Nancy Pelosi Walks Drag Queen Runway On TV

[Carlos César C. Jr, CC BY-SA 4.0, via Wikimedia Commons]

With inflation climbing rapidly, increased predictions that the stock market will crash, the administration being unprepared to even answer questions about the ongoing baby formula shortage, and the President of the United States ranting about Russia causing high gas prices despite promising such an increase during the 2020 campaign, it’s nice to know the Speaker of the House has her eyes on the ball. reported, “Speaker of the House of Representatives Nancy Pelosi made an appearance on the television show ‘RuPaul’s Drag Race,’ a weekly program on VH1 that features drag queens.”

The Hill detailed her appearance. Speaker Nancy Pelosi (D-Calif.) expressed her support for the drag community and encouraged Americans to vote while appearing on the reality show “RuPaul’s Drag Race” over the weekend.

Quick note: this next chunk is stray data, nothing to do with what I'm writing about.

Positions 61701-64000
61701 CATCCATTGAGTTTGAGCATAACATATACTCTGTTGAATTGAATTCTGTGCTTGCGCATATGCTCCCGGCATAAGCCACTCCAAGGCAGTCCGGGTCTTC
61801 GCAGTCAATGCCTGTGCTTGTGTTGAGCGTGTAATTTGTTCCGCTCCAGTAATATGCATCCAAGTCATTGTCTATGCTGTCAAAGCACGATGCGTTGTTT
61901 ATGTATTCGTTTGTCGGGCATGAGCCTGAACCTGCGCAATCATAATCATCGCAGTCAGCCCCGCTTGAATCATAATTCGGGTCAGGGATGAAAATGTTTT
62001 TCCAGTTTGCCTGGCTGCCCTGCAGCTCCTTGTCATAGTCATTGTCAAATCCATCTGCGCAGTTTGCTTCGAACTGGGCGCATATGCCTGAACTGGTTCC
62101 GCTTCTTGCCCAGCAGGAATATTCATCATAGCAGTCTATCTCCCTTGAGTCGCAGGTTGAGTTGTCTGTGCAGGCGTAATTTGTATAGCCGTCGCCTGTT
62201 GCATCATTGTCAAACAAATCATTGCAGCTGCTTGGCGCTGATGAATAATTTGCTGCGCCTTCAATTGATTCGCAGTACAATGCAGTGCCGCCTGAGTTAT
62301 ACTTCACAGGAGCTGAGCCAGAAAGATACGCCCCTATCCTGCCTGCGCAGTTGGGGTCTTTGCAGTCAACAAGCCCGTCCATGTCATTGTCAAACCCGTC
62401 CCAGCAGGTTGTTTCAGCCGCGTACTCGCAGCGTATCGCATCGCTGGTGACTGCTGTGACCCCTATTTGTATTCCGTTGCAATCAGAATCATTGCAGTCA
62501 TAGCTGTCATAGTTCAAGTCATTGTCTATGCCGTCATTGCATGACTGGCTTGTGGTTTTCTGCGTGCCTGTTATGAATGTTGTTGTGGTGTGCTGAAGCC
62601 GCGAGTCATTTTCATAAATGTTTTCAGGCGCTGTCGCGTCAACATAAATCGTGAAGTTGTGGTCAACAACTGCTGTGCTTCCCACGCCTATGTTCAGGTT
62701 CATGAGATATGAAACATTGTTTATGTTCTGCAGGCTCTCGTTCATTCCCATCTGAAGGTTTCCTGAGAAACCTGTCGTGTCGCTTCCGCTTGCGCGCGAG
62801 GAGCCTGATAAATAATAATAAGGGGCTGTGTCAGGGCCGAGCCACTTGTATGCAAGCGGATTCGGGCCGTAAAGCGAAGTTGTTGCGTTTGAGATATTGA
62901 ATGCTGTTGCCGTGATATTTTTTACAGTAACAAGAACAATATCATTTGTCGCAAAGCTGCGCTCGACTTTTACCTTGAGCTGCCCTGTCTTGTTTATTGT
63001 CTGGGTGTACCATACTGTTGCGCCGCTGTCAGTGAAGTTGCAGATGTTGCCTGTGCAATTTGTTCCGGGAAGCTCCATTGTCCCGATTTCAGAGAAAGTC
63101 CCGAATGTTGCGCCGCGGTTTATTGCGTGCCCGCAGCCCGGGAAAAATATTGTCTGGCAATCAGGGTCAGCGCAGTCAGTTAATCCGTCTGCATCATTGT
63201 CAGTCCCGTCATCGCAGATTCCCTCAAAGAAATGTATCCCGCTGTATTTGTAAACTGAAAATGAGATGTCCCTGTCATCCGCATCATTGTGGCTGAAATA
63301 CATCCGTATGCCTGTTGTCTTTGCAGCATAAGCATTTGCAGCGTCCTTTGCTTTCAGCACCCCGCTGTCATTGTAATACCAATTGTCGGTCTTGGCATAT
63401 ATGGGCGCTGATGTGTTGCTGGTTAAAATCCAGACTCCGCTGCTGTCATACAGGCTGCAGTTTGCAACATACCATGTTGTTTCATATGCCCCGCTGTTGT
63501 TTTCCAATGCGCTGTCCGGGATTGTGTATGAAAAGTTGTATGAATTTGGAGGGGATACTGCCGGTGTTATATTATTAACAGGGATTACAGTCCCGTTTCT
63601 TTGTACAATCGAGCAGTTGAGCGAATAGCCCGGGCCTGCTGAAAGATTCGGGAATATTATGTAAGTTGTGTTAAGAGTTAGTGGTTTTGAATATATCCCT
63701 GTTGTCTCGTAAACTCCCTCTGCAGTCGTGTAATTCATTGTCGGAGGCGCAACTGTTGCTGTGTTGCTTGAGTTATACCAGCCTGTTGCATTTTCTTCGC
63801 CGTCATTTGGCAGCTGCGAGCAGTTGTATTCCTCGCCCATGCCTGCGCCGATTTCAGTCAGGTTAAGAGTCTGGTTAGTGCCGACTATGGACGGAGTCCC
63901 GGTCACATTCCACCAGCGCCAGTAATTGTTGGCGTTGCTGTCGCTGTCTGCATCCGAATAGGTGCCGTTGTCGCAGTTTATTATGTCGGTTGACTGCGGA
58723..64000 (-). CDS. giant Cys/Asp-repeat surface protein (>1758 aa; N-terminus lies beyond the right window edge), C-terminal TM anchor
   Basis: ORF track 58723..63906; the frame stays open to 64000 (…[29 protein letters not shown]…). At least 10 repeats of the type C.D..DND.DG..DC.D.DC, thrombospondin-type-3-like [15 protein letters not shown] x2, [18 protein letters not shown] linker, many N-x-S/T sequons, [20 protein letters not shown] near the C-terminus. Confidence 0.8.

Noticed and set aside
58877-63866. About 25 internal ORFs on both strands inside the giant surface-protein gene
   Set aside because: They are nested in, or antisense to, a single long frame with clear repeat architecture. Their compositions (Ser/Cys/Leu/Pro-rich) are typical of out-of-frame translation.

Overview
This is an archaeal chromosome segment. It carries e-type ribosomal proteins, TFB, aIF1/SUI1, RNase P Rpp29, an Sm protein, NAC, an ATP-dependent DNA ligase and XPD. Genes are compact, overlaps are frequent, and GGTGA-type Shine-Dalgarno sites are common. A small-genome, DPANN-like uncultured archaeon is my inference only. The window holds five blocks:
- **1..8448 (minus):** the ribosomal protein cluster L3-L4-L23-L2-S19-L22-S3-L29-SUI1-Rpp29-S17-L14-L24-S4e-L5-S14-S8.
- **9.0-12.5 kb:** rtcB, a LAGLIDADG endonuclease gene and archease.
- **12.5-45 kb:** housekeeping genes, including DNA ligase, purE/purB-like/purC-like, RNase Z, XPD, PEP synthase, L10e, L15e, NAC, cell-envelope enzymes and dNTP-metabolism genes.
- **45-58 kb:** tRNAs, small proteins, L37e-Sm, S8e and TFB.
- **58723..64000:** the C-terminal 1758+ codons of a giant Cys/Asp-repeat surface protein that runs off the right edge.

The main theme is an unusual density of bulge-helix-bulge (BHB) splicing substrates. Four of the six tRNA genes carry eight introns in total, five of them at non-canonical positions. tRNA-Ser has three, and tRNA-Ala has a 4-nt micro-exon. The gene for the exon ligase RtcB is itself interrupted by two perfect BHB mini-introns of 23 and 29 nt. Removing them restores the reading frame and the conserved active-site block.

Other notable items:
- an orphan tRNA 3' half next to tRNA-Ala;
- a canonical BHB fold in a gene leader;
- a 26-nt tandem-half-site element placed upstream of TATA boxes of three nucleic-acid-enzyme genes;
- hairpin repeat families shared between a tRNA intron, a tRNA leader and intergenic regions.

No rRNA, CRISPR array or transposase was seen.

On Saturday, Pelosi made a surprise appearance on the seventh season of “RuPaul’s Drag Race All Stars,” walking out onto the center stage in front of contestants before giving a quick speech in support of the competing drag queens and the show at large.

“My honor to be here, to say to all of you how we proud we are of you,” Pelosi said. “Thank you for the joy and beauty you bring to the world. Your freedom of expression of yourselves in drag is what America is all about.”

RuPaul Andre Charles, the host of the competition show, thanked Pelosi “for the work you’ve done and the work you continue to do tirelessly for our freedom. Your tenacity is something that we all look up to,” Charles said.

“RuPaul’s Drag Race All Stars” pits drag queens in competition against one another to become “Queen of All Queens” and earn a $200,000 prize. The latest season premiered on Paramount+ on May 20.

Drag shows have been prevalent in American cities for over a century, especially in Pelosi’s hometown of San Francisco. During the 1920s, Finocchio’s Club began having “female impersonation acts,” but it was often viewed as subversive, a subculture. In 1936, just a few years before Nancy Pelosi’s birth, the bar was raided by police.